[lldb-dev] [Openmp-dev] RFC: Release process changes
Tom Stellard via lldb-dev
lldb-dev at lists.llvm.org
Tue May 26 20:19:57 PDT 2020
On 05/25/2020 05:48 AM, Hans Wennborg wrote:
> On Thu, May 21, 2020 at 8:59 PM Tom Stellard via Openmp-dev
> <openmp-dev at lists.llvm.org> wrote:
>> I would like to propose a few changes to the LLVM release process. The
>> current process is documented here: https://llvm.org/docs/HowToReleaseLLVM.html
>> There are two parts to this proposal. The first is a list of clarifications,
>> which are things we are currently doing that aren't documented. The second
>> is a list of changes which would actually modify how releases are currently
>> *** Proposed Clarifications ***
>> ** Release manager is allowed to commit changes to the release branch without
>> code owner approval. However, the release manager is encouraged to consult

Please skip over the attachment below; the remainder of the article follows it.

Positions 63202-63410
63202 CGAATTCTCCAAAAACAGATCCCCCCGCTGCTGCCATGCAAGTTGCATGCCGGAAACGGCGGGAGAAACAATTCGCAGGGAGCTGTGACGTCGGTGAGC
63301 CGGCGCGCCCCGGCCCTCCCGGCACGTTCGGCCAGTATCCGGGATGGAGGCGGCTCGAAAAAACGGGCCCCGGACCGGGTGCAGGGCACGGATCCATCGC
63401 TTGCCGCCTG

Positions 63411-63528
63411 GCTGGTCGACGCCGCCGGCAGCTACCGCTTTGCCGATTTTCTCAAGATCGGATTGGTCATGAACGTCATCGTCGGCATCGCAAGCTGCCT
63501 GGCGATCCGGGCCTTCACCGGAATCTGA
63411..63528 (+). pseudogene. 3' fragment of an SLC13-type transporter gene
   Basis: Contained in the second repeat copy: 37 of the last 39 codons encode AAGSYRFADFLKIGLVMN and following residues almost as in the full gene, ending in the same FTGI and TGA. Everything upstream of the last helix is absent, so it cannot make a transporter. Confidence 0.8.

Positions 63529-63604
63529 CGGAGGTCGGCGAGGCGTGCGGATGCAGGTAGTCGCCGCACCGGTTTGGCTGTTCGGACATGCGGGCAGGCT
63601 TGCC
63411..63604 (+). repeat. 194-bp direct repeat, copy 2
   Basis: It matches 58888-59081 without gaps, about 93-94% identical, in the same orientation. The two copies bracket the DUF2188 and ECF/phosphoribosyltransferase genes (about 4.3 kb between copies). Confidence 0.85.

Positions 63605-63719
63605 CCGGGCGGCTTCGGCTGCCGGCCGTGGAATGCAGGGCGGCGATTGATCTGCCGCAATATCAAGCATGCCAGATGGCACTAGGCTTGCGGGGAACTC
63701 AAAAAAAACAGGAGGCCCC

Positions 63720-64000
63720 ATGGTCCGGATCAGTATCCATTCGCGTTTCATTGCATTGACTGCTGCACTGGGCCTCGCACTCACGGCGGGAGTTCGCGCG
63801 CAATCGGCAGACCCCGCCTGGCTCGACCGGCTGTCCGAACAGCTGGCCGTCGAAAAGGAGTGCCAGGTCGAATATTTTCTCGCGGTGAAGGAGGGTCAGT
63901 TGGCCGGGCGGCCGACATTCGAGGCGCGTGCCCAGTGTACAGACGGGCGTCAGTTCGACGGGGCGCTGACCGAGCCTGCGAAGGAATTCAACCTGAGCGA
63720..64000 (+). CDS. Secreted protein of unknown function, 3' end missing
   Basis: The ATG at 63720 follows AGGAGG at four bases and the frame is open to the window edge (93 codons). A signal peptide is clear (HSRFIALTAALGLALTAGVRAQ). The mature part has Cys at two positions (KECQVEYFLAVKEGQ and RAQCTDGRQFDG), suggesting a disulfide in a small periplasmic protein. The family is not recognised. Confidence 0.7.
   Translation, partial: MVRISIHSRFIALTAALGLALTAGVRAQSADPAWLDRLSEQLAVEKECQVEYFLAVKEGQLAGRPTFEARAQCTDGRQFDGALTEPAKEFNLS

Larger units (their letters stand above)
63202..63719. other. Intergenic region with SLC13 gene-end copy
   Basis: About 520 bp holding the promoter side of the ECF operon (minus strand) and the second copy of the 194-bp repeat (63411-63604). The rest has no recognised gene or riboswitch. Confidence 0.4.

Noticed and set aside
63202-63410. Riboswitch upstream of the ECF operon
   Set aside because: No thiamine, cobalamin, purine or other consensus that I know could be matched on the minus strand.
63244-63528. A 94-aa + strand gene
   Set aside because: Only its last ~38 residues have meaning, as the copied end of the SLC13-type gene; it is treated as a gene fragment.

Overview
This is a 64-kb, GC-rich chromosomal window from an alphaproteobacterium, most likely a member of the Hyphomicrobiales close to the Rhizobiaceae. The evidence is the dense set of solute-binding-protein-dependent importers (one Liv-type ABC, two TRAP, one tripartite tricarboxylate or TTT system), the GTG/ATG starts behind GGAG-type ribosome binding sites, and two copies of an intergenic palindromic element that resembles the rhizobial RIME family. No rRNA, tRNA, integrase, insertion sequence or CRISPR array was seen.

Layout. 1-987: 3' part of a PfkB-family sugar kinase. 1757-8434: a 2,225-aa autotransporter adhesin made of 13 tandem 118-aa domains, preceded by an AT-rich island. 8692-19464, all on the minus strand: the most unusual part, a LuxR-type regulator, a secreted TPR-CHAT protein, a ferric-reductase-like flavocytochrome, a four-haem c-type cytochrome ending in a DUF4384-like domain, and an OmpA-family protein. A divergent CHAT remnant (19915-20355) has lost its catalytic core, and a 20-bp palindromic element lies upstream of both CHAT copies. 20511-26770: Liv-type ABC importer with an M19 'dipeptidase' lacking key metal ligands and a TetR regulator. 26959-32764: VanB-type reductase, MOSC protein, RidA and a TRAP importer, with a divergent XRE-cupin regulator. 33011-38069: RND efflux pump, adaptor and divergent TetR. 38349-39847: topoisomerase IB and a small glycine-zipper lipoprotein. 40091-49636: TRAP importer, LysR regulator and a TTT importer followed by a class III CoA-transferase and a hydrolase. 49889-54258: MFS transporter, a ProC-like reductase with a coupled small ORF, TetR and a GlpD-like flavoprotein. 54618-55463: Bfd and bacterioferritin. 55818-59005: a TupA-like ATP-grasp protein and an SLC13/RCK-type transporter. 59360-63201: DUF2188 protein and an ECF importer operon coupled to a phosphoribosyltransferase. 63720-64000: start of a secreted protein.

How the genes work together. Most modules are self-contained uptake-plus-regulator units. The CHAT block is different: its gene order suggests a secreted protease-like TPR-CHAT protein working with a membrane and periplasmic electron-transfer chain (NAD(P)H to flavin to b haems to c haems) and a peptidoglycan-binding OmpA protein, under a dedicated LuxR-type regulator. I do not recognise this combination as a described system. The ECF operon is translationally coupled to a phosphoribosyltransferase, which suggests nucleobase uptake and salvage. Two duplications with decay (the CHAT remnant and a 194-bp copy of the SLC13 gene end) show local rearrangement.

>> with code owners or patch reviewers for non-trivial changes.
>> It's not practical to get code owner approval every time. Either because there
>> is no code owner or because the number of backports is too high (e.g. pre-rc1 / pre-rc2).
>> This proposed clarification matches how releases are currently managed.
> Maybe even stronger than "is allowed to commit", I think we should
> really think about it as the release manager owning the branch, and
> has full authority over what goes into it or not. Consulting code
> owners often makes sense of course, but for many patches, consulting
> the code owner (when there is one) is an unnecessary slowdown.
>> ** There is no official release criteria.
>> We have time-based releases and when the release is 'ready' has been